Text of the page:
Handshake Giving someone a kiss may in fact be a better idea than shaking hands when it comes to avoiding illness, say US and British researchers.

A group of U.S. and British hygiene experts with the International Scientific Forum for Home Hygiene published the first detailed report on hand hygiene in the home and community, rather than hospital and healthcare settings.

Sally Bloomfield of the London School of Hygiene & Tropical Medicine and chairwoman of the International Scientific Forum for Home Hygiene, said that a recent study published in the American Journal of Infection Control said to avoid catching flu, stomach aches, methicillin resistant staphylococcus aureus, salmonella or C. difficile, people should pay greater attention to good hand hygiene.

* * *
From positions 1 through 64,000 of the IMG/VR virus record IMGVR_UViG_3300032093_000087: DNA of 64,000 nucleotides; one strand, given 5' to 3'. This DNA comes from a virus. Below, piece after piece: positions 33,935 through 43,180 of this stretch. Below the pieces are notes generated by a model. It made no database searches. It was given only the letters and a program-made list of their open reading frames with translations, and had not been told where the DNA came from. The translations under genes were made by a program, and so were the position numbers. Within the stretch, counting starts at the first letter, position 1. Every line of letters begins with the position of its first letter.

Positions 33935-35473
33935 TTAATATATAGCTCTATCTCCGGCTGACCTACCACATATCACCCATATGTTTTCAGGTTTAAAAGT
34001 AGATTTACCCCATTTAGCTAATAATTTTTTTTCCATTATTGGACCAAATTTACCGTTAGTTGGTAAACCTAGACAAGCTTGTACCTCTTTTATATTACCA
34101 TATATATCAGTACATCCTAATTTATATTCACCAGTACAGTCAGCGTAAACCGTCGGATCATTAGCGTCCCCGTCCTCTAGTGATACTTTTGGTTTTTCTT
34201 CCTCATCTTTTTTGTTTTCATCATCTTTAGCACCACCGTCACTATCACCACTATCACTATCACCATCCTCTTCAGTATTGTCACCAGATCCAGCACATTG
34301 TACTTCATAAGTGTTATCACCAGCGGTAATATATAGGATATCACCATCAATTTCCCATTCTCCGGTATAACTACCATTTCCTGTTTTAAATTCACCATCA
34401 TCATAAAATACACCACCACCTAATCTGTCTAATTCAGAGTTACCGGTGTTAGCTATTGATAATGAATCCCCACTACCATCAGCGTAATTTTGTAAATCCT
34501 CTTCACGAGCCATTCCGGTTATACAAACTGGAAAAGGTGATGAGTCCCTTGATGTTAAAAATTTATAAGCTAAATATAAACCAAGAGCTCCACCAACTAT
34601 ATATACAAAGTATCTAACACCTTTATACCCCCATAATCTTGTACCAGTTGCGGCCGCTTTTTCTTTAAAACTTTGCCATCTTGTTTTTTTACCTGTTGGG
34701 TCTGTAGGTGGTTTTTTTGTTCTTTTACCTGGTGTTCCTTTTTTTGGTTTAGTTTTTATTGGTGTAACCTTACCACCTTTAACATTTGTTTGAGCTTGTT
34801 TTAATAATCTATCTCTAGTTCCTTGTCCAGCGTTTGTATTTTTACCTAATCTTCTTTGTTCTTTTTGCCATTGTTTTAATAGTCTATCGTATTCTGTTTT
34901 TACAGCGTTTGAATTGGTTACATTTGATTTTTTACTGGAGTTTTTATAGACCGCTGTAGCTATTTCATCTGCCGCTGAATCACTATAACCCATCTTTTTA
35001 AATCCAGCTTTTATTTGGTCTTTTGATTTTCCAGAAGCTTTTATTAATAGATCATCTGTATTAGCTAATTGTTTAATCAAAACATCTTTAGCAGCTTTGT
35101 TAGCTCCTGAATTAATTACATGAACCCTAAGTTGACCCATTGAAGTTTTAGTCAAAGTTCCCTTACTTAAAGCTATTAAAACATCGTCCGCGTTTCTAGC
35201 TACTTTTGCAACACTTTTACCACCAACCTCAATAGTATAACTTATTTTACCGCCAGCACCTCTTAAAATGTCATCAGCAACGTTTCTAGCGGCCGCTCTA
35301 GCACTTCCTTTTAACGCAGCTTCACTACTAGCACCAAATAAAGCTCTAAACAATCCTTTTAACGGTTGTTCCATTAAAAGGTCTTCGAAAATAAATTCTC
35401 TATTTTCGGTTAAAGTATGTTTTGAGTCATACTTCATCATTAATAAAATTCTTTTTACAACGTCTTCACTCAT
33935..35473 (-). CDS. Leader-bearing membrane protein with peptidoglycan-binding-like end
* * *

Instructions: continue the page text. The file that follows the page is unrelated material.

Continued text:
Good hygiene at home can mean fewer infections spread among family members and fewer patients demanding antibiotics. But good hygiene is more than just washing hands — surfaces that spread germs via hands such as door handles, tap handles, toilet seats and cleaning cloths also need regular hygienic cleaning.

Clothing and linens, baths, basin and toilet surfaces can also play a part in spreading germs between family members in the home, the report said.